[David Spark (@dspark) is a veteran tech journalist and the founder of Spark Media Solutions, a storytelling and social media production company that specializes in live event production. He blogs at Spark Minute and can be seen regularly on KQED and John C. Dvorak’s Cranky Geeks.]
Thirteen years ago, in 1997, I wrote an article for Family PC magazine (a now-defunct Ziff Davis publication) about dictation software. That was the year programs such as Dragon NaturallySpeaking and IBM ViaVoice had turned a critical corner in their respective capabilities. No longer did you have to dictate in an unnatural slow paused pattern (e.g. “Take…A…Letter”). You could now speak naturally (e.g. “Take a letter”) and the program would seamlessly enter your words with 90-plus percent accuracy.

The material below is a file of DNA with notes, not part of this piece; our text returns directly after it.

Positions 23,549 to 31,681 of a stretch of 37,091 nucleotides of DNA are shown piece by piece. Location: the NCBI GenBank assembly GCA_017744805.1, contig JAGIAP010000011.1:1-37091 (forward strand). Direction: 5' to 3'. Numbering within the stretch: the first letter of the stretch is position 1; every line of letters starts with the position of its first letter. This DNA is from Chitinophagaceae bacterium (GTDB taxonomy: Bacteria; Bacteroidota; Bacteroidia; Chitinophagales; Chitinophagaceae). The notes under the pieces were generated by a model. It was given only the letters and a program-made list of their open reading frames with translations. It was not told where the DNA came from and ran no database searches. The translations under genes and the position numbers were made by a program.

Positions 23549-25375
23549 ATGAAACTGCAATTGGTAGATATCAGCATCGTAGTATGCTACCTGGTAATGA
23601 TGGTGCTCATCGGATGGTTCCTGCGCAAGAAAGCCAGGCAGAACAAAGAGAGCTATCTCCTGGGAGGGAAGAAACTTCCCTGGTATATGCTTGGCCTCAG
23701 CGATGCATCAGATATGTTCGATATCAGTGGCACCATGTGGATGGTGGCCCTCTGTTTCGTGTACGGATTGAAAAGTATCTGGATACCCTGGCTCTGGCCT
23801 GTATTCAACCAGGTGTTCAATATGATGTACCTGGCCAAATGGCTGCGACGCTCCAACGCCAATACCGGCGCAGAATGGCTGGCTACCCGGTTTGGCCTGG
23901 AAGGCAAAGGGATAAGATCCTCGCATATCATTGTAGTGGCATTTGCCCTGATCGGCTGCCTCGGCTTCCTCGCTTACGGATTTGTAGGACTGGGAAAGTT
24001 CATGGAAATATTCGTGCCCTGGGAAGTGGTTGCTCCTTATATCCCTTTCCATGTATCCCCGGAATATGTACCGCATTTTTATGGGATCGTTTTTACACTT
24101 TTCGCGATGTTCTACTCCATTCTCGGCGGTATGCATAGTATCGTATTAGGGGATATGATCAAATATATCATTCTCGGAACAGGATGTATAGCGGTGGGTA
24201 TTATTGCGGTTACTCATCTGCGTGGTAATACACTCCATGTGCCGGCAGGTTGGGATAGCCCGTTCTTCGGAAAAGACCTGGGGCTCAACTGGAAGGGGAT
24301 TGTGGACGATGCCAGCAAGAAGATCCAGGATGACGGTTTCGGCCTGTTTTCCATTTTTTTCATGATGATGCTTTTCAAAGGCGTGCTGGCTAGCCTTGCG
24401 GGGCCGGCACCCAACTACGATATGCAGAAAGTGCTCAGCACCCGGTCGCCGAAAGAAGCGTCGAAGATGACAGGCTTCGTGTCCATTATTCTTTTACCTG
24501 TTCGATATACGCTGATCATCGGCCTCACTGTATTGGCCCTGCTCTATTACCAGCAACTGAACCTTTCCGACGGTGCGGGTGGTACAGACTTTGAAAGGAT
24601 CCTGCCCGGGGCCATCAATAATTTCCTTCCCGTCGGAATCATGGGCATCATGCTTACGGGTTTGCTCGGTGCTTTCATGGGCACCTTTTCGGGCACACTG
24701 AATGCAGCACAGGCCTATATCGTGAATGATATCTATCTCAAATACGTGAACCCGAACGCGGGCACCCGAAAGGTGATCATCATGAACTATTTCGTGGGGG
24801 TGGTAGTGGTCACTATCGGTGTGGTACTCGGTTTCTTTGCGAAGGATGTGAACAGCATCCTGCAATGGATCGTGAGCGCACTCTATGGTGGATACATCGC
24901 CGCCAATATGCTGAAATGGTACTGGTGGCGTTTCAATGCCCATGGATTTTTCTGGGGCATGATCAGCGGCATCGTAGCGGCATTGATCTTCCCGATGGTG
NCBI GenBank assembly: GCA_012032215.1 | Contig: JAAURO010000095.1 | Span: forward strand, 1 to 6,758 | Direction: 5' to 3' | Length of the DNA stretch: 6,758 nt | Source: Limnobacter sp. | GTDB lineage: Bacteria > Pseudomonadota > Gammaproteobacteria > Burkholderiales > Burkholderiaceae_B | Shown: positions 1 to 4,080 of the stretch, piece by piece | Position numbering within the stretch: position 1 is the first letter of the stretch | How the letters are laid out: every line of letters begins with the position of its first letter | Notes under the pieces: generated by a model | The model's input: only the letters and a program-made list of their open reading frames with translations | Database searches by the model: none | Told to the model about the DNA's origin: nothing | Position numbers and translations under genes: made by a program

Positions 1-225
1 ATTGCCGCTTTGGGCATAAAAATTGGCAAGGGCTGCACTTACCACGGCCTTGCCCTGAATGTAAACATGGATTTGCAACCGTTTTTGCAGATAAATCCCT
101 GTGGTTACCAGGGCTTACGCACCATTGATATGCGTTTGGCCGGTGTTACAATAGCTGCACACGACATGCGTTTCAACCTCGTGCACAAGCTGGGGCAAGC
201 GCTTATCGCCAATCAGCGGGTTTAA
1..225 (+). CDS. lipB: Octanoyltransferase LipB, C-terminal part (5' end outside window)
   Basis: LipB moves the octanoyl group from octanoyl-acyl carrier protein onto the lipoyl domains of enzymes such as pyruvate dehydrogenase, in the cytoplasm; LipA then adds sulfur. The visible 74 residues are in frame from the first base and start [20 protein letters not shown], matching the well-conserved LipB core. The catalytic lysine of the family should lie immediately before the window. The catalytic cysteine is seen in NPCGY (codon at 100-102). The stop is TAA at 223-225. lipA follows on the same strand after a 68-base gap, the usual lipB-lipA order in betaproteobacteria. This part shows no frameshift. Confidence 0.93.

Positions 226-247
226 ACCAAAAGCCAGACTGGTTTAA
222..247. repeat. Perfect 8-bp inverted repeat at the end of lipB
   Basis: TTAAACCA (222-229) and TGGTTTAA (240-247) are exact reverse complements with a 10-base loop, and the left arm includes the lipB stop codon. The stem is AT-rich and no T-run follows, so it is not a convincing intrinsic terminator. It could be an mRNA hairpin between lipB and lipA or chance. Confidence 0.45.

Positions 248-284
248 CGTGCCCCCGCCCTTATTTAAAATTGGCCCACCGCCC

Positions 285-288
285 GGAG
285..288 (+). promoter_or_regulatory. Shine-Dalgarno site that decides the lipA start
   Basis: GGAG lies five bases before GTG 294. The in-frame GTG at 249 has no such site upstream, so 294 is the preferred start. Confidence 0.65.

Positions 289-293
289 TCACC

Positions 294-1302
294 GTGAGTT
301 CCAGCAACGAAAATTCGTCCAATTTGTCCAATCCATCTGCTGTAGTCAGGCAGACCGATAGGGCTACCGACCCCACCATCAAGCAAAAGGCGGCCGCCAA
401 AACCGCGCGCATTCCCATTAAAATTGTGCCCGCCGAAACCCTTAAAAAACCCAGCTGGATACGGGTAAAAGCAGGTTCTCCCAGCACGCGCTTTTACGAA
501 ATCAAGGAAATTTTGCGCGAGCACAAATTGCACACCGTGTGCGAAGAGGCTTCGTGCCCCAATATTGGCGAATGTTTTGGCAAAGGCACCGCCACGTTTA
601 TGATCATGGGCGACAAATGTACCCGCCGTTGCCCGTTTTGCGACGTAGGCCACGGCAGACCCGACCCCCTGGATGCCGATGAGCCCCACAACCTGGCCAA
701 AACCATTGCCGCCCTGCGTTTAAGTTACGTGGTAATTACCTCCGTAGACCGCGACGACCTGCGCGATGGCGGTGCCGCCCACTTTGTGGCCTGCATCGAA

At that point, myself and many others in the industry thought that voice dictation would be a game changer. The technology and publicity was fantastic. Actor Richard Dreyfuss was a staunch supporter, mentioning Dragon’s software on The Tonight Show. Voice dictation seemed like a perfect technological interface solution for human-to-PC communications. When we’re born, speech is one of the first forms of communications we learn, so let’s train computers to adapt to a human’s way of communicating. It sounded like a slam dunk solution, but there was one problem…
We’ve become comfortable communicating with keyboards.
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